Infectious Diseases

17 January 2018

Pregnant moms' immune response could trigger birth defects

New research has found that it's not the Zika virus itself that is responsible for birth defects.

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If you've been keeping up with health news over the past two years, you would have heard about the Zika virus, spread by the bite of a certain type of mosquito.

Zika can also cause the birth defect microcephaly, where a baby's head is considerably smaller than the body, as well as miscarriages.

But now, new research suggests that the virus is not the direct cause of these birth defects.

Immune response to blame

The virus itself might not directly cause the miscarriages and birth defects that have been associated with the notorious virus, a new study in mice suggests.

Instead, the ravaging effects of Zika infection on a developing foetus appear to stem from the immune response of the expecting mother, researchers said.

The study was published in the journal Science Immunology.

Lab mice bred without a key step in their immune response wound up birthing pups that survived Zika infection, while normal mice either lost their pregnancy or produced very underweight pups, the study found.

"The antiviral response generated in response to Zika infection is causing the miscarriage of the foetus, as opposed to the virus itself," according to senior researcher Akiko Iwasaki. She is a professor of immunobiology at the Yale University School of Medicine.

Iwasaki and her colleagues are now investigating whether a woman's immune response also causes some or all of the birth defects associated with Zika.

What the study entailed

The lab study revolved around a key signalling protein for the immune system, called type 1 interferon. The body produces type 1 interferon in response to a viral infection, and the protein in turn mounts a rapid and potent multipronged defence intended to keep the virus from spreading.

The researchers suspected that an interferon deficiency might explain why some pregnancies are more affected by Zika infection than others – because, in those cases, the immune system would not respond as strongly to the infection.

To test this theory, they bred lab mice that lacked receptors for the immune protein.

"We thought the foetuses missing this interferon receptor would be more susceptible to death from Zika infection, and the foetuses that had the receptor signalling would be protected," Iwasaki said.

"What we found was quite the opposite," she said. "The foetuses unable to respond to interferon survived infection, and those that had the receptor, either they all died or were very small."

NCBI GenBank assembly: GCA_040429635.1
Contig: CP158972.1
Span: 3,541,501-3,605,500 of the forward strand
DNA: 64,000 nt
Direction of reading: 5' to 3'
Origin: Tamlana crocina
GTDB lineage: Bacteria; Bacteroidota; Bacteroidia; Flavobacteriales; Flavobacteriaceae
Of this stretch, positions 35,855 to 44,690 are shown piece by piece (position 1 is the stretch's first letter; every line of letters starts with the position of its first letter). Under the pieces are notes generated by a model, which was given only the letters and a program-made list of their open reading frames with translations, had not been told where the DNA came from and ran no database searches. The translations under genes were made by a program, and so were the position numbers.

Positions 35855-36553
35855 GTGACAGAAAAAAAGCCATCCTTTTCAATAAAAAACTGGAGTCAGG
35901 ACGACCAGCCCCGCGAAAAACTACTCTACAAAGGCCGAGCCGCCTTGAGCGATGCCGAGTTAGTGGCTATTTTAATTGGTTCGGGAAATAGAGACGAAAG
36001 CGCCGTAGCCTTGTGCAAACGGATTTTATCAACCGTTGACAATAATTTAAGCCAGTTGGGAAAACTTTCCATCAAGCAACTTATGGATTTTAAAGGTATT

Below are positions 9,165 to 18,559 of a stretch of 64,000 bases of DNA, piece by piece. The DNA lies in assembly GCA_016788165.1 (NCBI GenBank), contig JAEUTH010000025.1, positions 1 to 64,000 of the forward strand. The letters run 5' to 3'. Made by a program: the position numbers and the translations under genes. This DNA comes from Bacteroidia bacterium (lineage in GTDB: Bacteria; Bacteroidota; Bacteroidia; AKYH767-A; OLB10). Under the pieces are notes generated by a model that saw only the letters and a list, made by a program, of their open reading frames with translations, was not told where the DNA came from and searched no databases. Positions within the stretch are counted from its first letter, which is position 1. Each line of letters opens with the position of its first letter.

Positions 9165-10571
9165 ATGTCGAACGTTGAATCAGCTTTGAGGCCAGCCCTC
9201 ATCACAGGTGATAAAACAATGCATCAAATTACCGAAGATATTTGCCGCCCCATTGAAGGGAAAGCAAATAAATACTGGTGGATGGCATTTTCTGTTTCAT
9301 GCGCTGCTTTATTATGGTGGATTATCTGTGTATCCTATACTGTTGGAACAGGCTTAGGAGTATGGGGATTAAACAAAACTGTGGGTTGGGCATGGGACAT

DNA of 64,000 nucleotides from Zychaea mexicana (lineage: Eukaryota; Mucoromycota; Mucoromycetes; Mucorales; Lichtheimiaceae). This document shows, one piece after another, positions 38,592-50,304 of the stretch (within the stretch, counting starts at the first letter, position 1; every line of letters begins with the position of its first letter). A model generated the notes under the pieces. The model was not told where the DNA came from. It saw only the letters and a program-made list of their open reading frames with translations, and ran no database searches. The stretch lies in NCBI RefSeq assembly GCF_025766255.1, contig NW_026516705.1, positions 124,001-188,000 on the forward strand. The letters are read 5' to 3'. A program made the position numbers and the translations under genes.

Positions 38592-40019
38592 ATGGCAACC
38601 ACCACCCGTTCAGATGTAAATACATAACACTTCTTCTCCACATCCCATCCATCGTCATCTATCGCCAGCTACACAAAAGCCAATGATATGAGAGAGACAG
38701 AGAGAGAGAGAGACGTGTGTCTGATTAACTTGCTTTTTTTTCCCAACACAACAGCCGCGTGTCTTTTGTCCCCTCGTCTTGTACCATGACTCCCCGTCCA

Mice and humans share many biological characteristics, which means that the response is likely to be the same in people, Iwasaki said.

Further investigation needed

However, research in animals frequently doesn't produce similar results in humans.

Exploring the matter further, the researchers cultured human placental tissue in the lab and then exposed the tissue to interferon, Iwasaki said. The cells wound up becoming deformed, featuring abnormal, knotty structures that previously have been linked to high-risk pregnancies.

According to Dr Amesh Adalja, a senior scholar at the Johns Hopkins Center for Health Security in Baltimore, these findings open up a potential avenue for protecting the foetus of a woman infected with Zika.

"The consequences of any infectious disease are the result of an elaborate interaction between the immune system and the microbe, and it appears that Zika's impact on the foetus is another example of this phenomenon," he said. Adalja was not involved with the study but was familiar with the findings.

"Such a finding provides some basis for understanding if a therapeutic approach in which the effects of interferon are blocked might be beneficial," Adalja said.

A new understanding

Iwasaki, though, thinks this emphasises the need for a Zika vaccine because "it's very tricky to treat women if they're already infected with the Zika virus," she said.

Instead, she thinks the real value in the study is a new understanding of how any viral infection might influence the health of a pregnancy.

"This has implications for other viral infections as well, because the same response would be generated for virtually every viral infection," Iwasaki said.

In particular, women with autoimmune disorders trying to have a baby could benefit from this research, Iwasaki said. These women aren't actually fighting off a virus, she explained, so interrupting their interferon immune response would not expose them to any harm and could preserve the health of their baby.

"If elevated interferon is a more general underlying mechanism for pregnancy complications, we might be able to interfere with the interferon signalling," Iwasaki said. "Because there's no viral infection to worry about, we might be able to help pregnancy carry through to term in those women who are suffering from autoimmune diseases."

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